For the children at the San Antonio State School for the mentally challenged and severely disabled, Fiesta wasn’t part of their reality until Orlando dedicated himself to setting and achieving that goal. He formed a committee to organize what became the San Antonio State School Fiesta Family Festival, held on the school’s campus. Orlando worked diligently to present Fiesta-themed decorations and events including a parade, band performances, concession booths and visits by Fiesta royalty, all designed to extend the Fiesta spirit to a segment of our community that had never experienced such things before. Orlando’s other Fiesta activities include serving as President of the Fiesta Flambeau Parade Association, as Chairman of the Fiesta Mariachi Festival and as an Elected Commissioner of the FSAC.
It is difficult to clearly pin down a starting point of Edward’s association with Fiesta and the FSAC in particular. His family has a long Fiesta legacy, dating back to before and continuing after the Commission’s formation. Somewhat by happenstance, Edward was FSAC’s landlord when a building he owned was leased as the Commission’s home base in the St. Paul Square area during the 1980s and 1990s. He became more directly and importantly involved when he readily accepted the challenge to help retire the remaining debt of Fiesta Centennial by soliciting donations from among his business contacts and associates. All along, he was a member of many Fiesta-related organizations and an enthusiastic participant in their various Fiesta activities. Edward’s dedicated efforts on behalf of the FSAC include his terms as a member of the Commission’s Executive Committee and, ultimately, Commission President in 2004.
For many years Joan has served as President of the Society for the Preservation of Historic Fort Sam Houston and, on its behalf, during much of that time she oversaw the organization and presentation of a Victorian Gala. In its inaugural year the Gala was described as one of the most entertaining new Fiesta events, with participants dressed in authentic late 19th-century formal wear and being taught dances of the period. But time marches on and, without seeming to have aged a day herself, Joan now oversees an All-American Canteen - still a period event but of the World War II era. Participants again dress in appropriate attire of the 1940s and they dance the jitterbug and boogie-woogie, all to honor the Greatest Generation and to acknowledge the Second World War’s impact on the history of Ft. Sam. Joan also served as Military President of the Military Civilian Club, another Fiesta organization, in 1988-89. .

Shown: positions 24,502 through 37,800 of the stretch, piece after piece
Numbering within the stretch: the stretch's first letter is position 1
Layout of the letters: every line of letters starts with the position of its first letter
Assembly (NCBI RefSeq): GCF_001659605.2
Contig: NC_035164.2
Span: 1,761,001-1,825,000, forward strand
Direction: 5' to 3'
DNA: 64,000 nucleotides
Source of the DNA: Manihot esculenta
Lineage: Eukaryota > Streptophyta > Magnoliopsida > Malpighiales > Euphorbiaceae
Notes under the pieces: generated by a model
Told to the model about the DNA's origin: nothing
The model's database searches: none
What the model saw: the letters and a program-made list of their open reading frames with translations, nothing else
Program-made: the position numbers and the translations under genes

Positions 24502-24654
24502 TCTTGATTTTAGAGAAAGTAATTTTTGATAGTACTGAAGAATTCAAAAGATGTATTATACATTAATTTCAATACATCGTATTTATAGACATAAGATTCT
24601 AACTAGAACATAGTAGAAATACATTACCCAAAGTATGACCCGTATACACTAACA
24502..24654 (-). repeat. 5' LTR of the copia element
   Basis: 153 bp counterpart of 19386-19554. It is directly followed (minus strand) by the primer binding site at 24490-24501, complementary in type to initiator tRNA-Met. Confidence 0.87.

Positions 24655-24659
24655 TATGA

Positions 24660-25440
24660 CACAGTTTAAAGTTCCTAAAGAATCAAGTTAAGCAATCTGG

Local real estate developer and business executive Tom Sineni’s major contribution to the Fiesta Commission was to put his professional expertise at the Commission’s disposal to locate and purchase what is today the organization’s permanent headquarters. Knowing the Commission’s need for office and meeting space, as well as a Fiesta Store, Tom scouted available properties and made recommendations which ultimately resulted in the move to the structure at 2611 Broadway just north of San Antonio’s downtown business district. Among Tom’s many other Fiesta involvements, he reigned as El Rey Feo LVI in 2004.
JANE CHEEVER POWELL
Jane has a number of different, diverse accomplishments to her credit including record numbers of new members of the FSAC for two consecutive years when she served as a member of its Membership Committee. She also successfully managed the Commission’s financial affairs when she served on the Executive Committee as Treasurer, and holding other leadership positions including her term as Chairman of the Art Scholarship Committee which she expanded greatly. Most importantly, Jane arranged for all of the Commission’s historical records to be archived and preserved at the John Peace Library Special Collections Reading Room on the main campus of The University of Texas at San Antonio.
THAD W. ZIEGLER
Thad’s rise through Executive Committee positions with the FSAC, culminating with his term as President in 1998, closely mirrored his rise through leadership positions with the Texas Cavaliers and its River Parade structure. As early as 1967, even before he was a member of the Texas Cavaliers, Thad served as a River Parade volunteer. Later and more formally as a Cavalier, he held various River Parade committee chairmanships beginning in the early 1980s. By 1986 he was second in command as River Parade Vice Marshal, then moved to the top post of River Parade Marshal the following year. With his River Parade duties behind him, he next served as Day Aid to King Antonio LXVI in 1988, then led as Commander of the Cavaliers in 1991 and ultimately reigned as King Antonio LXX in 1992.